The waste land sits in the middle of a sentence about a building sitting on the edge of that waste land. It's an expansive vista, with one lone building. The building is called a "block," as if it's a child's toy, and it's all alone, because it's the only building in sight. We, the readers, are placed at a vantage point from which we can see this cityscape as a desolate plain, upon which there's that one block. But it's yellow. That's jazzy and hopeful.
What's going on with that building? We're not going to find out in this sentence, and whatever's around it is like a waste land, because we don't talk about the context in this Gatsby project, which is all about taking one sentence out of context, but of course we know there's a great book all around it, and that sentence is not sitting like a yellow block on the edge of a waste land.
I've been ignoring the second half of the sentence for too long. Let's examine the post-waste land segment. Our yellow block is on the edge of a waste land. If it's an edge, could there not be interesting things somewhere else? No. We're told that it's contiguous to absolutely nothing. I'm having a bit of a hard time understanding how the building can be on an edge when everything around it is nothing — absolutely nothing — especially since there's Main Street in the picture too. A sort of compact Main Street ministering to it.
That's a mystery, so I take it we need to get the message: There is a mystery here. Why does a lone yellow-brick building exist in a void and yet receive ministering?
The words building, block, yellow, brick, sitting, edge, waste, sort, compact, main, minister, contiguous, and absolute do not appear in the poem "The Waste Land." Sight and small appear, but not importantly. Land, street, and nothing are all significant:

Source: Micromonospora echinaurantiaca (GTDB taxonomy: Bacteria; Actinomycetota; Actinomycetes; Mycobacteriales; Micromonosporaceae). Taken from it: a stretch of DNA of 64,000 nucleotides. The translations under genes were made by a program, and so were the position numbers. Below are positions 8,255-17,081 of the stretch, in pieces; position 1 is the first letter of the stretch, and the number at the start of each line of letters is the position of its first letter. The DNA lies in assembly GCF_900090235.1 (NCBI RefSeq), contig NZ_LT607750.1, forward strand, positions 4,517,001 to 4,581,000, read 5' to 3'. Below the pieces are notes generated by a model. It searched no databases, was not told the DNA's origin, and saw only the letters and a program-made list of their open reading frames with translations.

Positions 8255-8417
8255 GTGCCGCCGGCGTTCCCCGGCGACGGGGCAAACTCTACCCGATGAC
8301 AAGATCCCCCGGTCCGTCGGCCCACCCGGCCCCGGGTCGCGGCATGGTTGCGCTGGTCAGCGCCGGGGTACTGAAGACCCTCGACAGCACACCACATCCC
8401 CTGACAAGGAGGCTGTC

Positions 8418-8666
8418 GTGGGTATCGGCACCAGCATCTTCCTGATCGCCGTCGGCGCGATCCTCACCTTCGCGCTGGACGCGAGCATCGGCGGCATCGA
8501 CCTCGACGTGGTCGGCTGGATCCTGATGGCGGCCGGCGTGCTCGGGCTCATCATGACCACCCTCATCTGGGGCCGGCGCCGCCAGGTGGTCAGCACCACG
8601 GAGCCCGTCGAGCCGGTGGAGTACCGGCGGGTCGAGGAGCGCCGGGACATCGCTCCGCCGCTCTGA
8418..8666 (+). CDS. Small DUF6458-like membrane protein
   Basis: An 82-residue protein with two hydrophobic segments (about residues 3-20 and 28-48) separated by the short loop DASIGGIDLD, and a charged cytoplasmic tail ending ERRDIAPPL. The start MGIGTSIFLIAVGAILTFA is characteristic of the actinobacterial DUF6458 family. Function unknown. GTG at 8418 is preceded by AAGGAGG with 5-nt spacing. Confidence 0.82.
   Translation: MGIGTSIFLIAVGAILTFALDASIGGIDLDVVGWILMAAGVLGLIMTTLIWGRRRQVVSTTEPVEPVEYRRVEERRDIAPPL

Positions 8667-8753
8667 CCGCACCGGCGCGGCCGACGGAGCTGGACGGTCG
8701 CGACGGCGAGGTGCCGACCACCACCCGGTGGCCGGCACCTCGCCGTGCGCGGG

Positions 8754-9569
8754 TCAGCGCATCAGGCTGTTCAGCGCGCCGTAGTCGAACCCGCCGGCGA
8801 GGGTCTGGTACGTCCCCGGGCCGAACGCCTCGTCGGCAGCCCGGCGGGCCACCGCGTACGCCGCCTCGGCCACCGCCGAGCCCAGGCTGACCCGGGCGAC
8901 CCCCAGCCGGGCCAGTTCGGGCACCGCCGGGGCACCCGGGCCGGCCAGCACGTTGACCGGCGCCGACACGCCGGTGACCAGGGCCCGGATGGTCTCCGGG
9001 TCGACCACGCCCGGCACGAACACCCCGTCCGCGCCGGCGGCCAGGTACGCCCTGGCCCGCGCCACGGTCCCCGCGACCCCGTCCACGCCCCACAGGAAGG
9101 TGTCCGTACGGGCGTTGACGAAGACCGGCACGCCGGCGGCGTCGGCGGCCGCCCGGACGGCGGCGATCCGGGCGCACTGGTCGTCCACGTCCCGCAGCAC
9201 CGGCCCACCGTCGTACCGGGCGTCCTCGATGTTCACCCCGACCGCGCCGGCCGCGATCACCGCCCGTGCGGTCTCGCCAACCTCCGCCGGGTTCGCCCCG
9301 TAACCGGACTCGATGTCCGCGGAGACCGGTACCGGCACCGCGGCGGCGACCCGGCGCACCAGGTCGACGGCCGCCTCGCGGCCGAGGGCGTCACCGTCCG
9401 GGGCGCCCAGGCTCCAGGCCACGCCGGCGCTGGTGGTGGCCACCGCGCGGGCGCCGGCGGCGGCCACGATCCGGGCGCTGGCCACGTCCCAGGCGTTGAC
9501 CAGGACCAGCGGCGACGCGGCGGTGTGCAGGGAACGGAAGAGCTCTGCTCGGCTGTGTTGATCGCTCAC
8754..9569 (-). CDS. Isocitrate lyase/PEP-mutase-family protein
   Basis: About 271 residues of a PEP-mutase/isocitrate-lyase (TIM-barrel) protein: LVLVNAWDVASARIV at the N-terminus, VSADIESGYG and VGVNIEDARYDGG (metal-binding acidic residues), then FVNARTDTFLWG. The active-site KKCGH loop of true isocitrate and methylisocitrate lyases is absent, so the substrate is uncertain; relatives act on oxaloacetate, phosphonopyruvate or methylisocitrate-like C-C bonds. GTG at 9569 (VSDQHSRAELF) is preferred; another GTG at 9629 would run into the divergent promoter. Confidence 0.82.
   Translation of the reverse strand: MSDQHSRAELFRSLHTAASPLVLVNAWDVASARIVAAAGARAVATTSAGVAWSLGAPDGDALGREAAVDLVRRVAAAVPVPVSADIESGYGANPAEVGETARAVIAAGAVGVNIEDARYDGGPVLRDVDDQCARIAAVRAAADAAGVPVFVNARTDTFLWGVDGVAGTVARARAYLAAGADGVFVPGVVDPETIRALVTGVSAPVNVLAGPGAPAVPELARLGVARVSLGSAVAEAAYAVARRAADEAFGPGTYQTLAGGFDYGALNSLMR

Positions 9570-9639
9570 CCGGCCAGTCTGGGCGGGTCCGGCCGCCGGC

April is the cruellest month, breeding/Lilacs out of the dead land...So the poem begins. And very near the end:
I sat upon the shoreStreet:
Fishing, with the arid plain behind me
Shall I at least set my lands in order?
"What shall I do now? What shall I do?Nothing:
I shall rush out as I am, and walk the street
With my hair down, so. What shall we do to-morrow?
What shall we ever do?"
“What is that noise?”I really have no idea if F. Scott Fitzgerald was thinking about T.S. Eliot.
The wind under the door.
“What is that noise now? What is the wind doing?”
Nothing again nothing.
You know nothing? Do you see nothing? Do you remember
Those are pearls that were his eyes.
“Are you alive, or not? Is there nothing in your head?”
As Bob Dylan says: "You’ve been through all of F. Scott Fitzgerald’s books/You’re very well read/It’s well known" and "And Ezra Pound and T. S. Eliot/Fighting in the captain’s tower/While calypso singers laugh at them/And fishermen hold flowers."
But you're probably wondering by now, what about that yellow brick? Maybe Fitzgerald was thinking about the yellow brick road in the "The Wizard of Oz" or that Elton John song.